February 9, 1998 (TAIPEI) -- Hsinchu-based United Microelectronics Corp. (UMC) reiterated its plan to
become the world's largest foundry service provider.
At a UMC-sponsored technical workshop held recently in Santa Clara, CA, UMC Chairman Robert H.C. Tsao
restated the company's intention to be number one. "UMC is determined to excel globally in foundry
service," he said.
In terms of current foundry service volume, UMC is second only to Taiwan Semiconductor Manufacturing
Co. (TSMC), also located in the Hsinchu Science-based Industrial Park, which is known as Taiwan's
Silicon Valley. The world's third largest is believed to be Singapore-based Charter Semiconductor.
"Our short term goal is to surpass TSMC within two years," Tsao said.
Historically, Taiwan has shouldered a substantial portion of manufacturing tasks for innovations
brewed in California's Silicon Valley since the Hsinchu Science-based Industrial Park was established
in late 1980.
"While most design work is still concentrated in Silicon Valley, Taiwan is highly competitive in
manufacturing management. 'Designed in Silicon Valley and made in Taiwan' is a very sensible way to
divide the labor," Tsao said.
Semiconductor industry statistics show that 1996 revenue of fabless firms (design houses) totaled
US$6.8 billion, accounting for 4.8 percent of the total earnings by the semiconductor industry
worldwide. The amount will reach US$22.8 billion, or 7.8 percent of the industry total in 2001, a
27.4 percent average annual growth rate.
Demand for foundry service to make newly-designed chips is likely to escalate proportionally.
UMC's foundry clientele is primarily composed of U.S.-firms. Among them are ESS Technology Inc. of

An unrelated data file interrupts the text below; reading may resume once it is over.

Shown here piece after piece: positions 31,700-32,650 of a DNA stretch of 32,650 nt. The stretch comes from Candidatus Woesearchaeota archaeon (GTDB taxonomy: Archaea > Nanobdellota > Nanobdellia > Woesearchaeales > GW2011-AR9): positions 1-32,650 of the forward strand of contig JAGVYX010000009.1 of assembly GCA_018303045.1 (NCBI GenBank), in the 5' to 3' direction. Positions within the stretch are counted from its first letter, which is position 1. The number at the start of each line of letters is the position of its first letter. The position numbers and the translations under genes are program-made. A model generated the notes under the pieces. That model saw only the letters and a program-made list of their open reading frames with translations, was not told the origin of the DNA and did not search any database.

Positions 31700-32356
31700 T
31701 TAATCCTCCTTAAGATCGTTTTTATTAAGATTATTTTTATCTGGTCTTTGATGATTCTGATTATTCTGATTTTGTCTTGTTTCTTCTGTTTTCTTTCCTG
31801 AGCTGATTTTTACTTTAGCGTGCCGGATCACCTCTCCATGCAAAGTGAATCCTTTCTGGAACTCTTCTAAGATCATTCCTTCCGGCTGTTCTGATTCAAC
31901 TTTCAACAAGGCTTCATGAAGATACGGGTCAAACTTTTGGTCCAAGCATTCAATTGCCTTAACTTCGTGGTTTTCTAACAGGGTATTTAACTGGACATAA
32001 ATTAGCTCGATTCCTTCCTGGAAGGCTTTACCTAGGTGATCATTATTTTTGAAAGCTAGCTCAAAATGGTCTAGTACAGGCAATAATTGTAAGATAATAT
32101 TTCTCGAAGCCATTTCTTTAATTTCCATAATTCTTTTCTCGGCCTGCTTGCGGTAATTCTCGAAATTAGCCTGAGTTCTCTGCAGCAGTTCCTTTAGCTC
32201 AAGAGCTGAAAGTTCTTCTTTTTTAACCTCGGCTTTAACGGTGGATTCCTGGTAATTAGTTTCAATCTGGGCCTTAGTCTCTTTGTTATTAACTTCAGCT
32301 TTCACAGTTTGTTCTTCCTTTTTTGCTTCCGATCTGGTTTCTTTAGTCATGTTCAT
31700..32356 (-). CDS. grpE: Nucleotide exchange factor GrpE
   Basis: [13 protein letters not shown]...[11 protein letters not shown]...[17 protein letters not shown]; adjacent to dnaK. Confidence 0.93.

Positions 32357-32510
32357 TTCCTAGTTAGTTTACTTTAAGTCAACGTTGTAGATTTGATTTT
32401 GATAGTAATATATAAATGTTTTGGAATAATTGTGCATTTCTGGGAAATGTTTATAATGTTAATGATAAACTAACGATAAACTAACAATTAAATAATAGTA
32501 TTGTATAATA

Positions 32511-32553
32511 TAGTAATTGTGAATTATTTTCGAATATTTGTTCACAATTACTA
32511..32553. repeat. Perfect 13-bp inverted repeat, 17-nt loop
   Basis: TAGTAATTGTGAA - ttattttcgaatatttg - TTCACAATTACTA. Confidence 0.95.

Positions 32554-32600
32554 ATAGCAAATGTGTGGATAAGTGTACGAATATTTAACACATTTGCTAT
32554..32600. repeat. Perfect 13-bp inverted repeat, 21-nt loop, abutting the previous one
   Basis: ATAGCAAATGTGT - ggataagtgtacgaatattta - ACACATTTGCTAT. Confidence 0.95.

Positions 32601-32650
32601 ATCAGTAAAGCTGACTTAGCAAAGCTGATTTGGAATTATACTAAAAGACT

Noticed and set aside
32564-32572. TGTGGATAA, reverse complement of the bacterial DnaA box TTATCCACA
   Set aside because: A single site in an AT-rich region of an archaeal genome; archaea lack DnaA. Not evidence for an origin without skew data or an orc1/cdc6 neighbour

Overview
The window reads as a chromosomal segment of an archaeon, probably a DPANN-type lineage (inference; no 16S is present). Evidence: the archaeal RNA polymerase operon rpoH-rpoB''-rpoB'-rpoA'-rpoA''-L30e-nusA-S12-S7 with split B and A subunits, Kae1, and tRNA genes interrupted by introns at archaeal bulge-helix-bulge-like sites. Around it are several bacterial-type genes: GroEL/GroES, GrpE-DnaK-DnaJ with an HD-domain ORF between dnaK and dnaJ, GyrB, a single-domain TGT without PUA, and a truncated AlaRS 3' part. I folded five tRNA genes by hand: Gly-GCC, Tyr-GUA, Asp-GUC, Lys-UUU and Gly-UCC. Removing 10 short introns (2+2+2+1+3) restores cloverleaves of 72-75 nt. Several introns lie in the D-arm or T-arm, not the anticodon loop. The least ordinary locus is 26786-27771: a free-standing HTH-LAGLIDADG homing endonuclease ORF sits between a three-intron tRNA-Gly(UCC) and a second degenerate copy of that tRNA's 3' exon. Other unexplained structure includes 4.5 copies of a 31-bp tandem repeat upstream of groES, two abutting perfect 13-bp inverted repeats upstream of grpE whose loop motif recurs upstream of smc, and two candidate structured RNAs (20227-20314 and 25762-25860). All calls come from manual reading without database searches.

Fremont, Advanced Micro Devices Inc. of Sunnyvale and Trident Microsystems Inc. of Mountain View, all
in Silicon Valley.
The UMC-USA office is strategically based in Sunnyvale, CA to spearhead sales efforts. UMC started
8-in. services in 1995, and currently offers 0.25-micron resolution technology with 0.18-micron
resolution slated for the second quarter of 1999.
UMC was founded in 1980 as the first semiconductor manufacturer in Taiwan. After 15 years of
designing and making its own-brand IC chips, UMC successfully transformed itself into exclusively a
foundry service by forming strategic alliances with 11 U.S.- and Canada-based IC design firms.
In order to concentrate on its foundry business, UMC has spun off its divisions in design, consumer
electronics, multimedia and communications.
At the same time, UMC is expanding horizontally to form the UMC Group, with three new foundry
companies inside the Hsinchu Park: United Integrated Circuits Corp. (UICC), United Semiconductor
Corp. (USC) and United Silicon Inc. (USI). UICC, in which UMC holds a 38.7 percent share, suffered a
major fire in October, with estimated damage of US$430 million.
But the orders committed by UICC were not lost. UMC and the new USC, along with Holtek
Microelectronics Inc., another Park neighbor, took over while UICC engages in recovery construction,
which will take about one year.
UMC also has committed US$2.4 billion to construct two more 8-in. fabs, one in Hsinchu Science-based
Industrial Park and the other in Tainan Science-based Industrial Park, starting the end of 1997 and
the first quarter of 1998, respectively.
The UMC Group aims to have six 8-in. fabs coming online by 2000. The plans underscore the optimistic
outlook held by the UMC Group about the long-term market for foundry services, experts said.
(Charlene Huang, Asia BizTech Correspondent)